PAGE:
Oil price update and North-American rig count
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Chart of the Week
• More than 2,000 megawatts of nuclear capacity scheduled for retirement by 2019
o Closures: Entergy’s Pilgrim Nuclear Power Station (2019); Exelon’s Oyster Creek (2019)
• More than 5,000 megawatts of nuclear capacity to come online between 2016 and 2020
o New reactors: Watts Bar Unit 2 (TN); Vogtle (GA); V.C. Summer (SC) Related: U.S. Production Finally Starting To Drop Significantly
• Chevron (NYSE: CVX) announced first oil production from the Lianzi project off the coast of Congo-Brazzaville and Angola. Production is expected to reach 40,000 barrels of oil equivalent per day. Lianzi is the first cross-border oil project in central Africa.
• Noble Energy (NYSE: NBL) has announced that it would not make a final investment decision on its large gas discoveries in the Eastern Mediterranean until 2016. The Tamar and Leviathan gas discoveries are massive, but development has been held up by regulatory uncertainty from the Israeli government. Noble’s announcement comes just one day after the Israeli government promised to fast-track the projects.
• Royal Dutch Shell (NYSE: RDS.A) announced that it sold its France-based Butagaz liquefied petroleum gas asset to DCC Energy for $513 million. Shell also sold its 75 percent stake in the Tongyi Lubricants in China for an undisclosed sum. The moves are part of Shell’s campaign to sell off assets to raise cash.
Tuesday November 3, 2015
Shell provided an update on its pending merger with BG Group (LON: BG). Following its dreadful quarterly earnings report, Shell provided another defense of its BG purchase, which it says will provide greater savings than previously expected. The tie up will be profitable even if oil prices range in the mid $60s per barrel, Shell argues. It will also create two separate entities – one for natural gas, and another for oil sands and shale. Shell obviously sees natural gas as a central part of its future, and that was a major motivation behind the purchase of BG. But some shareholders are skeptical, arguing that the $70 billion sale price was too high. Shell’s CEO Ben van Beurden is eyeing the long game. “We are laying a platform for a fundamentally better company for the future in any oil price environment,” he said on November 3. Related: Oil Market Stalemate To Persist Until End Of 2016?
TransCanada (NYSE: TRP) reported a 12 percent decline in profits for the third quarter, compared to the same period in 2014. The Canadian pipeline company also asked the U.S. government to suspend its application for the Keystone XL pipeline, hoping that an incoming president in 2017 may offer a more favorable climate for the controversial project. TransCanada appears to be nervous that the Obama administration is set to shoot down the application and instead of trying to push it through, which it has done for the better part of a decade, TransCanada is shifting tactics and wants to put the process on ice until the next administration.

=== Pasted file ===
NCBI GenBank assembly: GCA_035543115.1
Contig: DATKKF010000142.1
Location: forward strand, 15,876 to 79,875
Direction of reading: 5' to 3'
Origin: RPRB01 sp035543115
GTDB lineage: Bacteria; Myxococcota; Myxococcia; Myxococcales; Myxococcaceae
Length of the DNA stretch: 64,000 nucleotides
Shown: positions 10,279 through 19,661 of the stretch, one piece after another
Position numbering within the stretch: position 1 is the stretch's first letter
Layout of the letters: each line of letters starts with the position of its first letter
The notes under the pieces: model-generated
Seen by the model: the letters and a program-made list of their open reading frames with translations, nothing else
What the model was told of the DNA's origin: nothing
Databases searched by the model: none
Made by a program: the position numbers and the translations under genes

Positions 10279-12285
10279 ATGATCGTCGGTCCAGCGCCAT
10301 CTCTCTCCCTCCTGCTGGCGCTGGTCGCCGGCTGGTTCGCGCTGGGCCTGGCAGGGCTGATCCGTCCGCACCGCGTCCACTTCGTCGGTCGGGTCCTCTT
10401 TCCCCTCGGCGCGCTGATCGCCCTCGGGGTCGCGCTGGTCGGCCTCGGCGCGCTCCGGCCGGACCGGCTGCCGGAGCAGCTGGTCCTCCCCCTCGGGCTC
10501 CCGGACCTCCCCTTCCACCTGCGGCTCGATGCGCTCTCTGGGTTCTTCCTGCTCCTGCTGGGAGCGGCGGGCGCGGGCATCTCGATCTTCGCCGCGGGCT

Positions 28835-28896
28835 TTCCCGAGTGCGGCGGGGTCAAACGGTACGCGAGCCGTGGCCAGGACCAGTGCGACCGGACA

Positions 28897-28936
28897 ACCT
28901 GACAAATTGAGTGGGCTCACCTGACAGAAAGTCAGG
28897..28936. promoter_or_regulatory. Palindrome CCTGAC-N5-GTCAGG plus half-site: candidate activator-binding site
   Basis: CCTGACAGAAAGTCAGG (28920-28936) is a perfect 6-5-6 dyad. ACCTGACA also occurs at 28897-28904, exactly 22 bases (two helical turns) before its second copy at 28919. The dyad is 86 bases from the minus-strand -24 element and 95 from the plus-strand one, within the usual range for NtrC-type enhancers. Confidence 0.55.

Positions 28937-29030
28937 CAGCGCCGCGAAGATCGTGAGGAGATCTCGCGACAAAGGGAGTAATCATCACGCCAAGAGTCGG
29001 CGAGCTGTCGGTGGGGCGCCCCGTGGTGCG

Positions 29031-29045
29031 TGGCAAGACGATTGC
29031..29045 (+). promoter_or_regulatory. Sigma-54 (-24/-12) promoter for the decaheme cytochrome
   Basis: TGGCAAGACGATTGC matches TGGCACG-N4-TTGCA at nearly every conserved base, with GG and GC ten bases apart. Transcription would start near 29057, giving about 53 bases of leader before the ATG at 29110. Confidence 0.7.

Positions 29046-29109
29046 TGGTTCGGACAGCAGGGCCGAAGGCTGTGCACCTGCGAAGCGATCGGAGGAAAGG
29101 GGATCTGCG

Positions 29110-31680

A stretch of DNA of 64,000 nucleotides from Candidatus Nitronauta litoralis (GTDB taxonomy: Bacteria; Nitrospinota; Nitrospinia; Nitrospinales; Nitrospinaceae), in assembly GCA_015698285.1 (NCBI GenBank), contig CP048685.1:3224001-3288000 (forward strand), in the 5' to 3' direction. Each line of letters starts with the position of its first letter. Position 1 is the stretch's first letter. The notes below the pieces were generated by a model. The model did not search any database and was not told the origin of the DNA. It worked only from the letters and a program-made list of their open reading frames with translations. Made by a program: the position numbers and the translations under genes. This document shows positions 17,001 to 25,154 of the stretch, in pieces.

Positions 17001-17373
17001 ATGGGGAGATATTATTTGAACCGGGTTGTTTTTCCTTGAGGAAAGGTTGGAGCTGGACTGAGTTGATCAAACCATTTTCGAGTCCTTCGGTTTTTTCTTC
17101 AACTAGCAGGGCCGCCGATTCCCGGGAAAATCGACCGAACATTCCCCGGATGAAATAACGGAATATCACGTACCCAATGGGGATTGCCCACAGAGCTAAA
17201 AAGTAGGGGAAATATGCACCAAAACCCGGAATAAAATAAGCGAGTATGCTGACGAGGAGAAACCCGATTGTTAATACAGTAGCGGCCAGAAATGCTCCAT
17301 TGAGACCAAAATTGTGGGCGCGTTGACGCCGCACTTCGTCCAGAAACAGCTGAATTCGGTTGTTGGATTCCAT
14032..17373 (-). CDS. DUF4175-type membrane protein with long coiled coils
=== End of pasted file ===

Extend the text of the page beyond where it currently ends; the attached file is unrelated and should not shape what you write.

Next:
The Alaskan government may reconsider the current tax breaks that it offers to the oil industry as the state deals with shrinking revenues following the collapse in crude prices. The Wall Street Journal reports that the state gives over $1 billion in tax breaks to oil companies each year. That could negatively impact companies like ConocoPhillips (NYSE: COP), ExxonMobil (NYSE: XOM), and BP (NYSE: BP). WSJ estimates that the tax breaks often cover around 85 percent of the cost of drilling a well in Alaska. “We can no longer subsidize exploration,” Alaska Governor Bill Walker said. Saving on the tax credits would be good for the state, but it could also deter investment, ultimately negating the benefit of scrapping the incentives.
OPEC members are fighting over long-term strategy, with many countries far apart on how best to coordinate oil production. According to an internal strategy document, and reported on by Reuters, OPEC members Iran, Algeria, Iraq, and others put forward a variety of strategies, including a return to the quota system, production cuts, and a price target. Iran wanted a return to country-specific limits on production, which was backed by Algeria. Iraq wanted more autonomy for countries to set their own policies. But, despite all of the suggestions, Saudi Arabia maintains that the market should determine oil prices. The internal squabbles suggest that the December 4 meeting in Vienna will likely be contentious, with expectations of no change in policy. Related: Elon Musk’s Hyperloop Takes a Step Forward
Saudi Arabia holds enough sway to ensure OPEC stays the course, but it is also feeling the pain from the market share strategy. S&P downgraded Saudi Arabia’s credit rating last week to A+, arguing that oil prices are causing a widening budget deficit. The IMF expects Saudi Arabia’s deficit to reach 20 percent of GDP this year, and Bank of America Merrill Lynch said this week that the country was at risk of further credit downgrades if oil prices do not rebound.
The cutback in production from the Bakken has led refineries on the East Coast to turn to imported oil from abroad. Oil from Latin America, the Middle East, and Africa has become cheaper than North Dakota crude. Several refining companies, including PBF Energy (NYSE: PBF), are set to purchase the least amount of Bakken crude since 2013.
Statoil (NYSE: STO) has decided to build the world’s first and largest floating wind farm off the coast of Scotland. The 30 megawatt project will provide enough electricity for 20,000 homes and should be up and running by late 2017.
By Evan Kelly of Oilprice.com:
- OPEC Members Pushing For Quotas Or A Price Floor
- This Nation Is Reviving Some Of The World's Biggest Copper Deposits
- Oil Megaprojects Won’t Stay On The Shelf For Long